Not sure if private schools are worse.
I go to a private school in Massachusetts for highschool now, but I used to go to public school, and I’m not sure which is worse. Mid-december of this year, someone drew graffiti in one on the men’s rooms. Nothing major, just the Dead Kennedys symbol. In response, the school administration, who have a long history of zero-tolerance, pre-emptive discipline, and squandering money for themselves, shut down all the men’s rooms in the school.
In late January, they finally caved to protests, and opened one bathroom for all of us to use, which is still closed every so often for no apparent reason. Now, the school is laid out as three hallways, one on each floor, with the girl’s rooms at one end and the men’s rooms at the other. They one they opened in the one next to the foyer, far from most classrooms. If I were to leave my third floor spanish class to use the bathroom, it would take me ten minutes to get down there and wait in the line, and another five minutes to walk back up. The administration dictates that only one student may be absent from the class at a time, so we have, at most, three chances each class to go.
In addition, they have installed cameras monitoring that men’s room. It’s rather uncomftorable to be using a urinal and staring into a glossy black lens.
And then we have prom…
Before Junior prom, they threatened the entire junior class (I was not there to see this, as I am not a junior) with not having a senior prom next year if there was any “dirty” dancing. They didn’t specify what that meant exactly. I went to that prom because my girlfriend is a junior. The DJ played only songs that would cause dirty dancing and more or less encouraged it. Two of the younger teachers who are married were grinding in the middle of the crowd. Most of the students there didn’t do any dirty dancing. The prom as a whole was rather clean. No one showed up drunk, no one got into fights. I still had to submit myself to being breathalyzed, and no one was allowed to leave before 11:00 (which was a real pain for me, because I had to drop my date off an hour away, then drive an hour and a quarter back home), but we all had a good, clean time. I’ve seen a lot worse.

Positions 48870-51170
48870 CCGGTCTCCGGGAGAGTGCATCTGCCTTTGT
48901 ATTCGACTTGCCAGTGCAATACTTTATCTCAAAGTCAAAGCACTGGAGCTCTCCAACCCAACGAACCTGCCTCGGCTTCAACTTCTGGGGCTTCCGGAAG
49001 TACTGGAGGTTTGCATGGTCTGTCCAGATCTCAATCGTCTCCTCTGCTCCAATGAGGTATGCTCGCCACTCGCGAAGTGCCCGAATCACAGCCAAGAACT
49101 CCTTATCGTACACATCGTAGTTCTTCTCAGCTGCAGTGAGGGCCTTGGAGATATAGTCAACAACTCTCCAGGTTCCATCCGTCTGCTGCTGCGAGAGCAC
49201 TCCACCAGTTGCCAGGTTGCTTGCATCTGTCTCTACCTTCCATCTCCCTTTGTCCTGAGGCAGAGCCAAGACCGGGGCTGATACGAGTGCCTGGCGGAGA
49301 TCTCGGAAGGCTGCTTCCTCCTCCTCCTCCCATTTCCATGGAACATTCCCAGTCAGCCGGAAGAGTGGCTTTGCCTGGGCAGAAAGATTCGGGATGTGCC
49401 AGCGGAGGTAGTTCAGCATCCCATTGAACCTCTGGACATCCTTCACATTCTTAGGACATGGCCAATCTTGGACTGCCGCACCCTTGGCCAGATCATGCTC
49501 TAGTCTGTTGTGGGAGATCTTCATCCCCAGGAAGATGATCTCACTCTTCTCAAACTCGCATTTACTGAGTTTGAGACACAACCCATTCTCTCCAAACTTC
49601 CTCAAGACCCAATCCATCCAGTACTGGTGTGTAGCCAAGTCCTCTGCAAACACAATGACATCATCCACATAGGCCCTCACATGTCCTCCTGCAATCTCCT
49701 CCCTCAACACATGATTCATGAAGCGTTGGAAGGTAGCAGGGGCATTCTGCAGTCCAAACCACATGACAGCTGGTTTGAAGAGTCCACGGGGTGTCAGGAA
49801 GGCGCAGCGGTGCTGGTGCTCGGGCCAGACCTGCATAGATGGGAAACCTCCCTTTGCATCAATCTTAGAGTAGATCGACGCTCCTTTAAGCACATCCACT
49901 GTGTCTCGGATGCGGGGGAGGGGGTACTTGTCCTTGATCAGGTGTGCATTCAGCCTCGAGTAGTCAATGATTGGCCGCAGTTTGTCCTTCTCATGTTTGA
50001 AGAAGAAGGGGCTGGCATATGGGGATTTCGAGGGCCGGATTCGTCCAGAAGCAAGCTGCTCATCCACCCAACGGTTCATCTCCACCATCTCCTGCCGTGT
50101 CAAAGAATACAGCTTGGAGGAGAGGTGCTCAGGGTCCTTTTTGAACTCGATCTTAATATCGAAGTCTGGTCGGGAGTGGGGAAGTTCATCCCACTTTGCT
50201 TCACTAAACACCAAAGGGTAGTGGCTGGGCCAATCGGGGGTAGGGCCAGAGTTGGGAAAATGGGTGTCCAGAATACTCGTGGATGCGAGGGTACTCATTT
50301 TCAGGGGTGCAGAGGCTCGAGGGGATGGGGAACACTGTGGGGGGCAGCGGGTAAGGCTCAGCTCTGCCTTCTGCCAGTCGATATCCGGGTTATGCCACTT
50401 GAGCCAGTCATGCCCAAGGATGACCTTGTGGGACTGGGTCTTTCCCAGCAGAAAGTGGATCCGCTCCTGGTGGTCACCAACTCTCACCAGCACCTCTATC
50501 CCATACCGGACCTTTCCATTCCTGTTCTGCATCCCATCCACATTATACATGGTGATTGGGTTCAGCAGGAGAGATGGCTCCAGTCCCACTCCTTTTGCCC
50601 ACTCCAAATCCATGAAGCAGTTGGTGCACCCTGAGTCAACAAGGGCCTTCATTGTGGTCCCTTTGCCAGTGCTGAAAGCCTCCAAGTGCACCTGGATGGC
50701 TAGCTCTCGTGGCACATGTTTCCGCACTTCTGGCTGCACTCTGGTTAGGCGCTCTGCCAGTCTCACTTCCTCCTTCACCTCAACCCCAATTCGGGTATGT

The monday after, they call all the seniors together and inform us of the “new rules” regarding our prom.
- No dancing other than “ballroom dancing” will be allowed, violators will be ejected.
- No one may come in a group or in pairs, no one may come in a limo. We must be dropped off and picked up by our parents (most of us are 18+. One guy is almost 20), on penalty of suspension.
- We will have, instead of one of our classes, mandatory ballroom dancing classes (in a condemmed part of the building, no less), but yet we have to make up all our work.
- If we don’t show up for prom, and we are registered for it, they call our parents and the cops (They did this to the sophomores at their semi. It got ugly.)
- Any voilation by a senior means we won’t walk the stage at graduation.
So, instead, we’re renting out an 18+ club which happens to be a block away from prom, and partying there. I believe there are only 12 people registered for prom so far.
Thank you for your wonderful website. I’ve been a registered libertarian for 1 year and 4 months now, and I’m proud to be one. I am also a lifetime member of the NRA and ACLU. Most of the people I know at my school are the same way, and many of the people I know outside of my school. There’s hope yet.
Update (six months later):
We held the prom for less than what it would have cost of the school had run it, and we did what we felt like doing. There were no problems or anything, as we expected. It was great.
Great job on privatizing your prom. It’s unclear why schools have proms anyway. Should they throw a group sweet sixteen as well? Will college prep courses soon be having proms as well?
The bathroom story is horrible. We recently wrote about school admins who thought purple hair was a distraction. Needing a bathroom break is a distraction. Like the hair dye story, schools present the opposite of a normal world. Once students graduate and work for a living, they will be allowed to have purple hair and go to the bathroom without asking.